Why not mesh collider?

In this lecture, we go through the painful process of a composite collider with 8 capsule colliders. Is there a reason we’re not using a mesh collider, and using the torus mesh we’re given?

A mesh collider only has to be convex if it’s to be a trigger collider, and unless that comes up later, it’s not something we seem to need here. Gameplay testing shows it working as well as the composite collider.

I agree with the sentiment here – this part of the lecture was not explained very well. First of all, using the “composite collider” terminology was confusing, as composite collider is a unity class, but only for 2D objects. Secondly, the torus mesh does work fine when not set to be convex. However, Unity’s mesh collider documentation does help explain the reasoning:

“you can make the shape of the Collider exactly the same as the shape of the visible Mesh for the GameObject, resulting in more precise and authentic collisions. However, this precision comes with a higher processing overhead than collisions involving primitive colliders (such as Sphere, Box, and Capsule) and so it is best to use Mesh Colliders sparingly.”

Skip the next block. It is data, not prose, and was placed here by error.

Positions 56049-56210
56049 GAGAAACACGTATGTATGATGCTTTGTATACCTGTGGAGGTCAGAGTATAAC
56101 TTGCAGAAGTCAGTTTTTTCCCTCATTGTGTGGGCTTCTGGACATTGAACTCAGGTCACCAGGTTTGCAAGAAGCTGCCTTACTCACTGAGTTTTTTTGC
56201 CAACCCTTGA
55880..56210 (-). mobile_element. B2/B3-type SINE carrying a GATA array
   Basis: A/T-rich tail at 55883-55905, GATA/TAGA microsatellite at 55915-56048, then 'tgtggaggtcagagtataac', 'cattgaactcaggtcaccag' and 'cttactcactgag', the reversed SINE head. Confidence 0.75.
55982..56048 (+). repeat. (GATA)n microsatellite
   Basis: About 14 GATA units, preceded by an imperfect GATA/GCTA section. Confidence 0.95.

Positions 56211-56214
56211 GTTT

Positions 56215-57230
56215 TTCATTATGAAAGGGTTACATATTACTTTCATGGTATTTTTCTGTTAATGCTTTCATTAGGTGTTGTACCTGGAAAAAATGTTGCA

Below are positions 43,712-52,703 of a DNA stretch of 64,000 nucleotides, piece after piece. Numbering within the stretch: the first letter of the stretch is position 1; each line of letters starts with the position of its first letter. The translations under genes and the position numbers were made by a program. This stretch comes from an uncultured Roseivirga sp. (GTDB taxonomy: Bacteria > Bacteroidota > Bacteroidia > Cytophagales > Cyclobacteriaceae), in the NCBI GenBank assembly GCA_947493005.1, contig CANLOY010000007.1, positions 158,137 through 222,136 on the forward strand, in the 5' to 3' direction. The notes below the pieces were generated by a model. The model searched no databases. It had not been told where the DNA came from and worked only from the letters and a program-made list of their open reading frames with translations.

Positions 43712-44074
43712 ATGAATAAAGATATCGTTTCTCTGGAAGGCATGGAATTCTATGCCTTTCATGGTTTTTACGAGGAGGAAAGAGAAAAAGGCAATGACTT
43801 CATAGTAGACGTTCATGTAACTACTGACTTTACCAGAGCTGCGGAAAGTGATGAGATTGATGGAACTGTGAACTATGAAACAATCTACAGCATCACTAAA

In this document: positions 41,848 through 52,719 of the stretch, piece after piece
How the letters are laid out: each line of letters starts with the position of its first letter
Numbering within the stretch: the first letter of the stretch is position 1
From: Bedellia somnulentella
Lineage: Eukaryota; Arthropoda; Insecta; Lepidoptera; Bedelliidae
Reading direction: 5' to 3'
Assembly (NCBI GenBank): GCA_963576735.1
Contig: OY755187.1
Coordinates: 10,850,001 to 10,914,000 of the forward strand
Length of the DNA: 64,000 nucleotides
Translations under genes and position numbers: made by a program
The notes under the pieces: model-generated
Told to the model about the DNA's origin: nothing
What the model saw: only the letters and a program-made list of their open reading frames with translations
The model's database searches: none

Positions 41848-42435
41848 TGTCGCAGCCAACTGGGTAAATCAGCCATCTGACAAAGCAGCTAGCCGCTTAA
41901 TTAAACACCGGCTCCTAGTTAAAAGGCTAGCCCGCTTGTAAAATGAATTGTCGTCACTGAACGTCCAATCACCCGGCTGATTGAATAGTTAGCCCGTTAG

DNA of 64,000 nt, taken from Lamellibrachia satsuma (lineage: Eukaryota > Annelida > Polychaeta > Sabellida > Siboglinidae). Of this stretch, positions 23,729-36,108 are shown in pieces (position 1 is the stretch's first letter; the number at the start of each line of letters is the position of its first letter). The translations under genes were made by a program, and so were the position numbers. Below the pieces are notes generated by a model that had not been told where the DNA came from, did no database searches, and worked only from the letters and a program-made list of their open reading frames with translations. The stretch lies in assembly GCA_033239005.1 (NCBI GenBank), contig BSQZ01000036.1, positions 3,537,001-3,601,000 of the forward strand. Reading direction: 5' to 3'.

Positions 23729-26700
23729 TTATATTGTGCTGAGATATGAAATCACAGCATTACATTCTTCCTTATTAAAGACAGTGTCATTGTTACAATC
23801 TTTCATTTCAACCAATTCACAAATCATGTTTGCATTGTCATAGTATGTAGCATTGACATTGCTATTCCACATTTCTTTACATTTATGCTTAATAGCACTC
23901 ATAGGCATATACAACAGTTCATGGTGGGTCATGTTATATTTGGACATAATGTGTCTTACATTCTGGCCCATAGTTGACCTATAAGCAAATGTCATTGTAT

That would have been good to mention in the lecture. The documentation also states that “Mesh Colliders that do not have Convex enabled are only supported on GameObjects without a Rigidbody component. To apply a Mesh Collider to a Rigidbody component, tick the Convex checkbox.”

So it seems like the intent was to display best practices, but these practices weren’t explained as well as they could have been.

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